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Martin v. Hertz Corp.

OPINION FILED FEBRUARY 26, 1982.

PERCY MARTIN, PLAINTIFF-APPELLANT,

v.

THE HERTZ CORPORATION, DEFENDANT-APPELLEE.



APPEAL from the Circuit Court of Cook County; the Hon. ARTHUR A. SULLIVAN, JR., Judge, presiding.

JUSTICE MEJDA DELIVERED THE OPINION OF THE COURT:

Rehearing denied March 26, 1982.

Plaintiff brought a single-count negligence action against defendant. The court granted defendant's motion for summary judgment finding plaintiff guilty of contributory negligence as a matter of law. Plaintiff appeals.

The determinative issue raised on appeal is whether the trial court erred in granting defendant's motion for summary judgment on the basis that plaintiff was contributorily negligent as a matter of law.

Plaintiff filed a complaint naming as defendants The Hertz Corporation (Hertz) and U.S. Steel Supply Division. The complaint alleged in pertinent part that on February 2, 1977, plaintiff, an employee of Industrial Personnel Corporation, was driving a truck on Temporary I-55 in Livingston County, Illinois; that U.S. Steel Supply Division had leased the truck from its owner, Hertz; that it was Hertz' duty to maintain the truck, including its tires; that defendants had a duty to use reasonable care so as not to injure the plaintiff, including the duty to use reasonable care to maintain the tires on the truck plaintiff was operating; that notwithstanding their duties, the defendants carelessly and negligently maintained the truck and tires, ignored warnings about the truck and tires, and put dangerous tires on the truck. The complaint further alleged that as a direct and proximate result the truck in which plaintiff was driving slid off the roadway and jackknifed, causing plaintiff serious, permanent internal and external injuries and other damages. Plaintiff also alleged that at all times he exercised due care and caution for his own safety. Plaintiff prayed judgment against defendants for a sum in excess of $15,000 and demanded a jury.

Defendants filed an answer denying that plaintiff was an employee of Industrial Personnel Corporation and averring that he was a loaned employee to U.S. Steel Supply Division; denying the alleged date of the lease of the truck by U.S. Steel Supply Division from Hertz, and further averring that Hertz was only the owner of the tractor and not the trailer involved; denying plaintiff's allegations as to the duty owed him by defendants as conclusory and denying defendants were guilty of any wrongful conduct; denying that plaintiff was in the exercise of due care for his safety and free from contributory negligence; denying plaintiff's allegation as conclusory that defendants had a duty to use reasonable care so as not to injure plaintiff; denying committing the alleged acts of negligence; and finally denying that plaintiff was injured. Thus, defendants denied each of the allegations of plaintiff's complaint. Subsequently plaintiff moved to non-suit U.S. Steel Supply Division. The motion was granted, and U.S. Steel Supply Division was dismissed as a party defendant.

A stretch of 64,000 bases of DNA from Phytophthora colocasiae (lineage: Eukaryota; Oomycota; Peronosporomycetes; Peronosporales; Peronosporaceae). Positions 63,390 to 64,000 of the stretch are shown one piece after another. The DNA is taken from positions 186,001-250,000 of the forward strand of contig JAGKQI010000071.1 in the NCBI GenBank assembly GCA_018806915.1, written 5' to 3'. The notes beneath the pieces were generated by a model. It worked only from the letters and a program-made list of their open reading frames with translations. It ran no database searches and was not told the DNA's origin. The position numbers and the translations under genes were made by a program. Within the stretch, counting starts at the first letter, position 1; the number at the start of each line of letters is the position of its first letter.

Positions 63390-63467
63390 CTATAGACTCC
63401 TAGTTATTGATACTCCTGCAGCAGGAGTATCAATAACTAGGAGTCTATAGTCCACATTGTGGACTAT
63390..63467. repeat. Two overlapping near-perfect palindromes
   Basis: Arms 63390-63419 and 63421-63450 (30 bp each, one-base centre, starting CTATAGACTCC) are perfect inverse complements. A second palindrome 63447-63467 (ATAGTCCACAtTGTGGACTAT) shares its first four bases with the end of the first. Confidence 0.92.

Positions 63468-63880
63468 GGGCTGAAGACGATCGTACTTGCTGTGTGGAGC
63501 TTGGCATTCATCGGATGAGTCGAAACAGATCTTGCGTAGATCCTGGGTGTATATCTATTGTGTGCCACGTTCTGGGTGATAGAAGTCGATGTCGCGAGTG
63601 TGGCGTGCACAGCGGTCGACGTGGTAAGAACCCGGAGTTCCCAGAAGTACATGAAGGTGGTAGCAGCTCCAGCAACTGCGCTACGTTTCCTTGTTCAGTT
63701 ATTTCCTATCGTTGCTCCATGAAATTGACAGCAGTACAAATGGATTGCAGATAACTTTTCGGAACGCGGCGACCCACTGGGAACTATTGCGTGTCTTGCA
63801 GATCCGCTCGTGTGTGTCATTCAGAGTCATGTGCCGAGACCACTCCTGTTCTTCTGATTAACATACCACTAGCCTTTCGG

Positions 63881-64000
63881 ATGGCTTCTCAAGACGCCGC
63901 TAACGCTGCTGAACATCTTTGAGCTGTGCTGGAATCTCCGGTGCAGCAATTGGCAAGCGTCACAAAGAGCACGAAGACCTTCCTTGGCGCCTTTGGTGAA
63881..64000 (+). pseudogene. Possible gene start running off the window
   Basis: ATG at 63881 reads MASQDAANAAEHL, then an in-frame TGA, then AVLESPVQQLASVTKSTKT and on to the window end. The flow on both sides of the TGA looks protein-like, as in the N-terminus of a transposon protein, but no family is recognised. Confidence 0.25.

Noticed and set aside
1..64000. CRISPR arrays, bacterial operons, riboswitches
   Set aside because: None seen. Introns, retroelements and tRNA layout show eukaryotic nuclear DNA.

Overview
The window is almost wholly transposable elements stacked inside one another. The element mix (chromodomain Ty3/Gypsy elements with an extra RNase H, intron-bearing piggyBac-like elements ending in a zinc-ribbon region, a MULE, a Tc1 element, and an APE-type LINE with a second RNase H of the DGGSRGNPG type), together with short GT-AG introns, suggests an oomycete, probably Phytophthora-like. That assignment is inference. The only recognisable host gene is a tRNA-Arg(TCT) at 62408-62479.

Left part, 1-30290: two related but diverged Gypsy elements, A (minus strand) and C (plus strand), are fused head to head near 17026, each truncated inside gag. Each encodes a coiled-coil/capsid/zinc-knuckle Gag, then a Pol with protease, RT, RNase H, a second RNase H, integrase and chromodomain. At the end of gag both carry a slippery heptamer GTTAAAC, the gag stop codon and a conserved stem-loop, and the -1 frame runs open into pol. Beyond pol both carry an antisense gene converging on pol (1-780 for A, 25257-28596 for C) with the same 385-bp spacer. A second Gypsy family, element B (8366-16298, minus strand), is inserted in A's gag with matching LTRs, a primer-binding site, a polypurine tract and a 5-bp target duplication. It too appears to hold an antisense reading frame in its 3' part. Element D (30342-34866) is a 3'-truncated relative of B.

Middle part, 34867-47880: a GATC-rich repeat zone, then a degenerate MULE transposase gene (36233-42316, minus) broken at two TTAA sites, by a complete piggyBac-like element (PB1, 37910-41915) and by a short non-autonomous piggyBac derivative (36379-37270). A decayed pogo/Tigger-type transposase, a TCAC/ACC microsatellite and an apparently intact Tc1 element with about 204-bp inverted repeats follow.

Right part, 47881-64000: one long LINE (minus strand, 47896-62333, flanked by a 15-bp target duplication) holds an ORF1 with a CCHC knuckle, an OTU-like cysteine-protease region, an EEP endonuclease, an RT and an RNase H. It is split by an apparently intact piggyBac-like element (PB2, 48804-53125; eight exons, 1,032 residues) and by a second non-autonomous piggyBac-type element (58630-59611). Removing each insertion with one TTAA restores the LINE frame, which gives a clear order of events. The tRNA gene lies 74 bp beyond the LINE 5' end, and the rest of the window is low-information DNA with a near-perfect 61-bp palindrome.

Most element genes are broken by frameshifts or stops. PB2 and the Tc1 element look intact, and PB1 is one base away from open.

On August 8, 1980, following discovery but prior to any trial on the merits, Hertz moved for summary judgment on the basis that plaintiff was contributorily negligent as a matter of law because (1) it was impossible to have a one-vehicle accident without negligence on the part of the driver, (2) even assuming the tires were defective, plaintiff knew of the defect and continued to drive the truck on an icy and snowy highway. The motion further stated that the tires were examined after the accident occurred and were found to be in compliance with Department of Transportation specifications and that the left front tire had been replaced shortly before the accident. Hertz prayed that as there was no issue of material fact, summary judgment be entered in defendant's favor. Attached to defendant's motion was an excerpt from plaintiff's deposition. Plaintiff testified in the deposition that he had inspected the truck daily, that he had reported daily for the two prior months that the tires, particularly the front tires, were worn and threadless; that one of the tires had been changed before the accident; that plaintiff was driving 35 m.p.h. on the day of the accident because the roads were slippery and wet. Based on plaintiff's knowledge of the allegedly worn condition of the tires, the court found plaintiff guilty of negligence as a matter of law and granted defendant's motion for summary judgment. Plaintiff appeals.